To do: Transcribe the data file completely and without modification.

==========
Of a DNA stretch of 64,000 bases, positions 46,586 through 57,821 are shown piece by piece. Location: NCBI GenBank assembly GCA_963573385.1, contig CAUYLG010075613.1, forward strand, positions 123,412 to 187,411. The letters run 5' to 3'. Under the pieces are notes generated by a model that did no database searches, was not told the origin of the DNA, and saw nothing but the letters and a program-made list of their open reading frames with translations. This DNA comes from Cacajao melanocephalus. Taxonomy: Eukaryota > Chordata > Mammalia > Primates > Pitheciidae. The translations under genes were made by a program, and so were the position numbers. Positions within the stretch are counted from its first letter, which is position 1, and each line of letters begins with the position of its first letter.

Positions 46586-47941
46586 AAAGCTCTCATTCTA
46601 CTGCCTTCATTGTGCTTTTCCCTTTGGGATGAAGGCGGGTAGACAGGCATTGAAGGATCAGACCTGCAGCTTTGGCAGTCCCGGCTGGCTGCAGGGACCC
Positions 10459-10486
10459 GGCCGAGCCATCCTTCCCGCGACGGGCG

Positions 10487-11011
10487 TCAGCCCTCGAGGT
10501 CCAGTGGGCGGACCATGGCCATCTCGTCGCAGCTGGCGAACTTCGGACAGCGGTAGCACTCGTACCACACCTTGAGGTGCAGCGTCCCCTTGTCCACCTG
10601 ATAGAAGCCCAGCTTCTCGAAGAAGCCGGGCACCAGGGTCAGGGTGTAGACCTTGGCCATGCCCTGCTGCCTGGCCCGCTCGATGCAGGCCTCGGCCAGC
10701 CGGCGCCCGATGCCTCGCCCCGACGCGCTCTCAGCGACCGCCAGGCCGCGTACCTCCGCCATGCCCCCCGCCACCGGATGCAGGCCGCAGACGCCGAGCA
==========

Of a DNA stretch of 64,000 bases, positions 46,586 through 57,821 are shown piece by piece. Location: NCBI GenBank assembly GCA_963573385.1, contig CAUYLG010075613.1, forward strand, positions 123,412 to 187,411. The letters run 5' to 3'. Under the pieces are notes generated by a model that did no database searches, was not told the origin of the DNA, and saw nothing but the letters and a program-made list of their open reading frames with translations. This DNA comes from Cacajao melanocephalus. Taxonomy: Eukaryota > Chordata > Mammalia > Primates > Pitheciidae. The translations under genes were made by a program, and so were the position numbers. Positions within the stretch are counted from its first letter, which is position 1, and each line of letters begins with the position of its first letter.

Positions 46586-47941
46586 AAAGCTCTCATTCTA
46601 CTGCCTTCATTGTGCTTTTCCCTTTGGGATGAAGGCGGGTAGACAGGCATTGAAGGATCAGACCTGCAGCTTTGGCAGTCCCGGCTGGCTGCAGGGACCC
Positions 10459-10486
10459 GGCCGAGCCATCCTTCCCGCGACGGGCG

Positions 10487-11011
10487 TCAGCCCTCGAGGT
10501 CCAGTGGGCGGACCATGGCCATCTCGTCGCAGCTGGCGAACTTCGGACAGCGGTAGCACTCGTACCACACCTTGAGGTGCAGCGTCCCCTTGTCCACCTG
10601 ATAGAAGCCCAGCTTCTCGAAGAAGCCGGGCACCAGGGTCAGGGTGTAGACCTTGGCCATGCCCTGCTGCCTGGCCCGCTCGATGCAGGCCTCGGCCAGC
10701 CGGCGCCCGATGCCTCGCCCCGACGCGCTCTCAGCGACCGCCAGGCCGCGTACCTCCGCCATGCCCCCCGCCACCGGATGCAGGCCGCAGACGCCGAGCA